Craft Brewers Go Hi-Tech

craft hop

The dirty secret behind today’s IPAs: There’s little dirty about them. Brewers are sourcing their signature bitterness in sterile labs, not muddy hop fields.

The hop plant contains oils and resins that give beer its bite; lab-made extracts of those flavorful and bitter oils and resins were once relegated to Big Beer’s industrial toolbox, while craft brewers stuck to cramming whole cones of the hop vine into the brewing kettle. No more. Not that industrial hop extraction is anything new. In the 1870s, the New York Hop Extract Company supplied brewers with hop resins made by soaking flowers in gasoline. Today, labs use liquid CO2 as a solvent, boiling hops to extract oils and then venting the gas away. The liquid that remains is clean, shelf-stable and concentrated, easy to preserve and to ship. “Extracts have better longevity [than raw hops], particularly in countries with developing logistics or harsher climates,” said Alex Barth, CEO of John I. Haas.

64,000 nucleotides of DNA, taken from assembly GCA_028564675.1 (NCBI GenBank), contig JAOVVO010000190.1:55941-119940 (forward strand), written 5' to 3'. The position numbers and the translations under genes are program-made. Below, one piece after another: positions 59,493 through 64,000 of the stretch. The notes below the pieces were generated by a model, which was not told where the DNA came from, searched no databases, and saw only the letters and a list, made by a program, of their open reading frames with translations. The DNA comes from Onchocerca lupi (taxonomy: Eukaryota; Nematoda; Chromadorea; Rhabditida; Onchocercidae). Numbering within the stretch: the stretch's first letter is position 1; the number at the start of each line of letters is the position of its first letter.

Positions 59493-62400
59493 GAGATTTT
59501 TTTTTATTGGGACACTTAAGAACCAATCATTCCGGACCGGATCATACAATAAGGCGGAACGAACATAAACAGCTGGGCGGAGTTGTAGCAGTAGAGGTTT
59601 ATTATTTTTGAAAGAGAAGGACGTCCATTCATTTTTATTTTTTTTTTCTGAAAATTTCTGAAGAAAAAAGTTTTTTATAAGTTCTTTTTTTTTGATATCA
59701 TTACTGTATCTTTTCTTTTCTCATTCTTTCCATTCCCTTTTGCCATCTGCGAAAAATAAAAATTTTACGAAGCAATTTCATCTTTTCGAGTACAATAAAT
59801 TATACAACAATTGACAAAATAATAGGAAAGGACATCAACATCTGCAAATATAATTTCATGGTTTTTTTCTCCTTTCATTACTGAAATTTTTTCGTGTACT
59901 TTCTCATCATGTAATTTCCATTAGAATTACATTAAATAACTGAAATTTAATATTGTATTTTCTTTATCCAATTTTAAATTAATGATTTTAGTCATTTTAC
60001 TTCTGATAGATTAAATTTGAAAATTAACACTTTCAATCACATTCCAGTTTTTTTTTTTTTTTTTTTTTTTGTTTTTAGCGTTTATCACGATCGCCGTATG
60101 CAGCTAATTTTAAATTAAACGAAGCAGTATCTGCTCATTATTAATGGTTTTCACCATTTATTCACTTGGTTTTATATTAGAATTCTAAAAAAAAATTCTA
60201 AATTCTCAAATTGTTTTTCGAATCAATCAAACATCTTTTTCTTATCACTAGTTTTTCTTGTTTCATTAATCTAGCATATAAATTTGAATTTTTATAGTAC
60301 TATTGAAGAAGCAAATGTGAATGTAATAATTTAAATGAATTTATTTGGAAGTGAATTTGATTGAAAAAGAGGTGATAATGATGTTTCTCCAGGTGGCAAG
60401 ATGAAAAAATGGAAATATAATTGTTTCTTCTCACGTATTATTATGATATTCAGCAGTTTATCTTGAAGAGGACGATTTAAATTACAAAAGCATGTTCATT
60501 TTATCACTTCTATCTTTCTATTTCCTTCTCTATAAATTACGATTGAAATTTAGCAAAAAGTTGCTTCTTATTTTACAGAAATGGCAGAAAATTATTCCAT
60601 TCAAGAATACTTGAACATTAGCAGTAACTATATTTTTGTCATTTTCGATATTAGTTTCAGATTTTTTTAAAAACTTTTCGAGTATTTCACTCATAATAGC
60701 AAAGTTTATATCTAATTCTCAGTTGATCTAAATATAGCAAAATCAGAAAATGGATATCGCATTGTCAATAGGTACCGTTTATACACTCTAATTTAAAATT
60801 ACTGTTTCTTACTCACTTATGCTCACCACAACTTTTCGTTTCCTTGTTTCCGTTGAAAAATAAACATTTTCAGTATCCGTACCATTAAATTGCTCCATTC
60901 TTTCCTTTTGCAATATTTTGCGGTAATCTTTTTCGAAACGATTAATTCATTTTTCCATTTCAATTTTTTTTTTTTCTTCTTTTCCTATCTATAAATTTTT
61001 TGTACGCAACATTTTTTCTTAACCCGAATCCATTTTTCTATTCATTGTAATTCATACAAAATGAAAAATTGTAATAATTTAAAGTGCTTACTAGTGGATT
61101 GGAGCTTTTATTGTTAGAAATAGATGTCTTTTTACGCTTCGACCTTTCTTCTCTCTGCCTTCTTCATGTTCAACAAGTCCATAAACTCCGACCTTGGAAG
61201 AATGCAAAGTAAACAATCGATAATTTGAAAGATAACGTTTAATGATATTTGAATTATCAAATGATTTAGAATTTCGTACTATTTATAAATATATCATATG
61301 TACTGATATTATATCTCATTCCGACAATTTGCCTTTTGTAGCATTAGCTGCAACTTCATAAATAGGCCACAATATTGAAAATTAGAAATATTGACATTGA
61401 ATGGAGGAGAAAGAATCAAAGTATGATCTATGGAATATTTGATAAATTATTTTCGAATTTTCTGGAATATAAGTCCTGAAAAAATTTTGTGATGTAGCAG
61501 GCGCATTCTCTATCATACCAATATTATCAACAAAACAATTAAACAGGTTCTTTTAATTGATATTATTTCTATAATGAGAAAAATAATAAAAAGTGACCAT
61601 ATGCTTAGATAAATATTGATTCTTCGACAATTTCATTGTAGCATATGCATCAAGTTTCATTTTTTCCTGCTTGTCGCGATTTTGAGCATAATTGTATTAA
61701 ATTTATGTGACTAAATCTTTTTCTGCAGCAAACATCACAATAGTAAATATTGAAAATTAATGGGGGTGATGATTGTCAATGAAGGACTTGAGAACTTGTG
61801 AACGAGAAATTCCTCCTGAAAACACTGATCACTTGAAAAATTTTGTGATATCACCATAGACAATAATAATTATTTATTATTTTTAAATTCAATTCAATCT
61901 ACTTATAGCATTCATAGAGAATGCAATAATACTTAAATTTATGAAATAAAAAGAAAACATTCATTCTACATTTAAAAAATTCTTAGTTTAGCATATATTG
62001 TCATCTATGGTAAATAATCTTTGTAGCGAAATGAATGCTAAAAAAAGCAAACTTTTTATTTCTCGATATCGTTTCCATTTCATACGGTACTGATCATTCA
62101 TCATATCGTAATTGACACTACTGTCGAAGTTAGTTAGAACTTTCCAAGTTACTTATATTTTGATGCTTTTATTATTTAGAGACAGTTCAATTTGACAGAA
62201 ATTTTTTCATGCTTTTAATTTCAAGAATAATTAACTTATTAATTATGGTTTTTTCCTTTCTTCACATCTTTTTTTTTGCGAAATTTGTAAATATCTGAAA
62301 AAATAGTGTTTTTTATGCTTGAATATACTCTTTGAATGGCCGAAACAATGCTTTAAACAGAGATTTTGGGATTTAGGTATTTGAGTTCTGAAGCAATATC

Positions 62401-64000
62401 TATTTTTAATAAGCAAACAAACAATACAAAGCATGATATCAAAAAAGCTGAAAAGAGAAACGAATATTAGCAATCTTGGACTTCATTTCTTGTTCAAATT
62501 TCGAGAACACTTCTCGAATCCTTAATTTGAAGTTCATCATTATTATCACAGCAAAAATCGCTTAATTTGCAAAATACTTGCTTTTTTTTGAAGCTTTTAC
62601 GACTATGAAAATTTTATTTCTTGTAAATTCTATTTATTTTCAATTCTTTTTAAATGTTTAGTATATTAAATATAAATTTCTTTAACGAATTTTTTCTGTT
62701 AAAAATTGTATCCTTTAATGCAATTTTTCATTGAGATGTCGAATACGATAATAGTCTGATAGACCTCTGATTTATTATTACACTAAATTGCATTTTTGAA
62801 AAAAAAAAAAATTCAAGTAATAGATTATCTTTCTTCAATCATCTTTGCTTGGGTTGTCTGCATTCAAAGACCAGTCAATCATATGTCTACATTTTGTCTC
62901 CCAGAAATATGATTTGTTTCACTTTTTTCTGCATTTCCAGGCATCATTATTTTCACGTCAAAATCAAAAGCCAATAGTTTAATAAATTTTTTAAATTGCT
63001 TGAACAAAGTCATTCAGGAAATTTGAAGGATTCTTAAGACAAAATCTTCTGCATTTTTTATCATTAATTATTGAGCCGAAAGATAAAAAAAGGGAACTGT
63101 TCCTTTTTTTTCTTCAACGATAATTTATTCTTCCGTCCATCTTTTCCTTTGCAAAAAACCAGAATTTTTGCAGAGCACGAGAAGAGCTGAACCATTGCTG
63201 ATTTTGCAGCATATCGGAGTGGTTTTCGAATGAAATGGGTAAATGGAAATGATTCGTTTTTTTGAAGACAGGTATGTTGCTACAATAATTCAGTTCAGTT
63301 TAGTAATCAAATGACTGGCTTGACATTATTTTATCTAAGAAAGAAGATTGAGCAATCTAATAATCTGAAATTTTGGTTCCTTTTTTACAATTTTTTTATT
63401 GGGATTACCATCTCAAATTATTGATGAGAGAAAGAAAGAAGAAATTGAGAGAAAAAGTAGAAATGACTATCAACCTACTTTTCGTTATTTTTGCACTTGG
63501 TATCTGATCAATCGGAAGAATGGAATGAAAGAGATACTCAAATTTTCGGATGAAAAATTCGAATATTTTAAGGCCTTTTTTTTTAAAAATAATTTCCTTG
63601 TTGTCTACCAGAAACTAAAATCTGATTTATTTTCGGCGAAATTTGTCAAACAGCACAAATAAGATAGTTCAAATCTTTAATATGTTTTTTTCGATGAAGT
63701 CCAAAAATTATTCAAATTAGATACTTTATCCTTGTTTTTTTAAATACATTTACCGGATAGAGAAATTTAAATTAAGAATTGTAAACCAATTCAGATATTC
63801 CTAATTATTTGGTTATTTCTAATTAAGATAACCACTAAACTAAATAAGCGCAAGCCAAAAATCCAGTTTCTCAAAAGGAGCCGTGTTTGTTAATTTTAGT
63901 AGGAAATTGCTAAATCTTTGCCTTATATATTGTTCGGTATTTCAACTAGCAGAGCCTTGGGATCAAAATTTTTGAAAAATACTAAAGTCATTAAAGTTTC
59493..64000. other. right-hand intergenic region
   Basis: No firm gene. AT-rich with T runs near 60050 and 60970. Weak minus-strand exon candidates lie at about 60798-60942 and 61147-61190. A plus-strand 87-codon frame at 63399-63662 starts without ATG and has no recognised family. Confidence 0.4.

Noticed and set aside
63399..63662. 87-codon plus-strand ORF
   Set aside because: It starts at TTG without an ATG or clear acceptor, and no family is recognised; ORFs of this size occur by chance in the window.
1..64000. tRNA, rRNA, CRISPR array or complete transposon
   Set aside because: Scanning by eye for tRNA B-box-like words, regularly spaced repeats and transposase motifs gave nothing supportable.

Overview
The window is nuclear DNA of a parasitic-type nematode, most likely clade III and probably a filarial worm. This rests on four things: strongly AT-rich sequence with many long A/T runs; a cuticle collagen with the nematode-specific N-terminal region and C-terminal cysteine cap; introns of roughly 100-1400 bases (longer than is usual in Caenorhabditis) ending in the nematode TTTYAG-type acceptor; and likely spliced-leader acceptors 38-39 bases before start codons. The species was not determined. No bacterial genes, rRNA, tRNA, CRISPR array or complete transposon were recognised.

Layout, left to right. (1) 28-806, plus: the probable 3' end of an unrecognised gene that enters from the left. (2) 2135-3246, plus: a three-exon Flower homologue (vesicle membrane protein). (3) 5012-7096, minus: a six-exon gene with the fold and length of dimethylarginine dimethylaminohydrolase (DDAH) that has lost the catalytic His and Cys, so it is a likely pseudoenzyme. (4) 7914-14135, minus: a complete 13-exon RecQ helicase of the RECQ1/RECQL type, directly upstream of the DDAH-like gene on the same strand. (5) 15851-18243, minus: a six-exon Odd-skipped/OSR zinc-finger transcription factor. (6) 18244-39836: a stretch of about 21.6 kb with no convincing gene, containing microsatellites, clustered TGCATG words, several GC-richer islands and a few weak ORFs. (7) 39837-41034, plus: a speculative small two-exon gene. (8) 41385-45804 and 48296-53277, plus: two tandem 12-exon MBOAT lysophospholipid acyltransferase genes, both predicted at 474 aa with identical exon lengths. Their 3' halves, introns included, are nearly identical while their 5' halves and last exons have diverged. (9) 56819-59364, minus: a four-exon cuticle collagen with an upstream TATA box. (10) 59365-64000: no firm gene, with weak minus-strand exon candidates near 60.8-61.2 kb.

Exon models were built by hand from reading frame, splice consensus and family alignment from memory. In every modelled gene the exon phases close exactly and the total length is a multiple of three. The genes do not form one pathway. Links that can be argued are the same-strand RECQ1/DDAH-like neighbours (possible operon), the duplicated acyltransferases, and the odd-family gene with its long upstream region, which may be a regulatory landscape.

Still, the new wave of extraction is small. Robert Bourne of Extractz makes variety-specific extractions in an Ohio garage. He supplies a few local brewers but admitted he’s on the fringes: “It’s more of a home-brew thing.” Even when they come from a garage, extracts haven’t quite shed their industrial associations. The Hop Stoopid label shows a rustic barn; the fine print proclaims the “mountain of extracts” in the beer. “People read the label and call us up saying they won’t drink it,” says brewmaster Jeremy Marshall . “They think it’s some industrial, nonnatural thing.” Others maintain that whether from a leaf or a vial, flavor trumps all.

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